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Intensity model is very very generous with 97L.... showing a 75MPH hurricane in 72H. Not likely in my opinion, even a weak TS. But time will tell.
Member Since: October 6, 2007 Posts: 0 Comments: 5581
Day 7 it's south of Cuba. This shows that other options besides the GFS are still open.

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Quoting SouthDadeFish:
97L and Ike are two completely different scenarios. Ike was way farther north than 97L is...
And Ike went southwest for more than a day, also different.

(* not saying that anything is or will be like Ike)
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You know when I was in the NHC, the mets there admitted that the two models they primarily go by themselves, are the GFS and GFDL.
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Quoting Floodman:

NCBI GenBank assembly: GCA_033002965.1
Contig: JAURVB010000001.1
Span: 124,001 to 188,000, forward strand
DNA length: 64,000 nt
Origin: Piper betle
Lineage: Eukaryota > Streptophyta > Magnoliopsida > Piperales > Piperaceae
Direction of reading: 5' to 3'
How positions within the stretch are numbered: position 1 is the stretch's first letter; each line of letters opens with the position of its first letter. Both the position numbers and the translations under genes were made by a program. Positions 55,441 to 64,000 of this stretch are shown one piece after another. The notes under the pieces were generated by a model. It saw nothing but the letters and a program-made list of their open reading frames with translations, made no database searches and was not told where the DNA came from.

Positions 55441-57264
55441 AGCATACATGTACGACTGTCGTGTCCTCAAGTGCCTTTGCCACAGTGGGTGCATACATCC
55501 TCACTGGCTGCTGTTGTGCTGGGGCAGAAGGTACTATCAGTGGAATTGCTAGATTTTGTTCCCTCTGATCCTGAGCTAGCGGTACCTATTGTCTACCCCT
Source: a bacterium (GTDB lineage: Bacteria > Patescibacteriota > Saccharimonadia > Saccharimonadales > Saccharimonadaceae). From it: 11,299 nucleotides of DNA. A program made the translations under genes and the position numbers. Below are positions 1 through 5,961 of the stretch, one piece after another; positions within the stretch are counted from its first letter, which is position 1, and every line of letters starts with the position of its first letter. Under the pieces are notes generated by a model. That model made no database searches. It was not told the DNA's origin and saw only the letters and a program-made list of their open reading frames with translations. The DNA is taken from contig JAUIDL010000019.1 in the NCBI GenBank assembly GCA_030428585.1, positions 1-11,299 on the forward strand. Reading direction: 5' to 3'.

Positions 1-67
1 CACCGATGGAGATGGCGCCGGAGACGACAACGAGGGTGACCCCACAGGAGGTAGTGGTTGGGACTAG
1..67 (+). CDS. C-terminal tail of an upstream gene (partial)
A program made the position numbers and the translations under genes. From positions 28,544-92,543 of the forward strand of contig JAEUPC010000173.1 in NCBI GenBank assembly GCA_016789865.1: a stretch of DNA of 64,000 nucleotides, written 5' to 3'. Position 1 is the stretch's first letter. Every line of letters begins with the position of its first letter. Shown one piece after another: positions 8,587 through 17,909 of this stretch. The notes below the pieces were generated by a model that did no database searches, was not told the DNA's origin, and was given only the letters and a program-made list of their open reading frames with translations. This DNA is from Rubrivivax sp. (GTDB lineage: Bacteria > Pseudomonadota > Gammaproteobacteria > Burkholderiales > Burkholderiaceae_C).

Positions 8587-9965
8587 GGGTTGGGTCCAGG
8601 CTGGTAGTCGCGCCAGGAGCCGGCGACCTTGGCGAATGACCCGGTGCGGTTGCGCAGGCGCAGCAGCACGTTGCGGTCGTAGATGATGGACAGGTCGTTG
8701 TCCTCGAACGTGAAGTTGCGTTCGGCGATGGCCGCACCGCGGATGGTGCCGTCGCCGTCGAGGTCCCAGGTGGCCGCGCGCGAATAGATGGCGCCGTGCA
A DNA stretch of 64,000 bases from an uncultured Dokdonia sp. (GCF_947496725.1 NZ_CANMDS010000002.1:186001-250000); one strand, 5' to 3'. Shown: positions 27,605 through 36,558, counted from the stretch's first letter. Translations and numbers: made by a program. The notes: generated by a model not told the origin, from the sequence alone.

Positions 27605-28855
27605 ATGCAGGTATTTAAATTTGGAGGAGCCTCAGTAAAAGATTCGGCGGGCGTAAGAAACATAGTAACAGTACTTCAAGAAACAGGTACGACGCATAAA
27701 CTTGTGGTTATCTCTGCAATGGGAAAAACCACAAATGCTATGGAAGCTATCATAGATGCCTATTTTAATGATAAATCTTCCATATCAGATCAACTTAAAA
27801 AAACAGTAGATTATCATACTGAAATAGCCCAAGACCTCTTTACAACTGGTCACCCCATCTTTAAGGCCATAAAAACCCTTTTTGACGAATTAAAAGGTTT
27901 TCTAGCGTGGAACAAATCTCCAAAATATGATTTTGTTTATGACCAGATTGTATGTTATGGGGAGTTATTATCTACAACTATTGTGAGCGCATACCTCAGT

Depends on where you are; in Florida in '04 I never went more than 4 or 5 days without electricity; in Louisiana in '05 we were without power on the northshore for over 3 weeks...parts of NOLA were without power for months.

I will say thins: even 2 days without AC in the humid eonvironment of Florida is miserable; Ive often wondered how the folks before AC even made it


I think they bought a lot of those portable fans, or they went to the beach to cool off.
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Quoting divdog:
few minutes ago it was 97l will make it into the gulf.


That's right
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sorry for being unclear Levi. I am referring to the changing pattern where a strong high sits in the western atlantic/eastern seaboard steering storms westward threatening the SE USA CONUS

even if 97 turns northward, do you think the High could build westward and force the storm right at florida?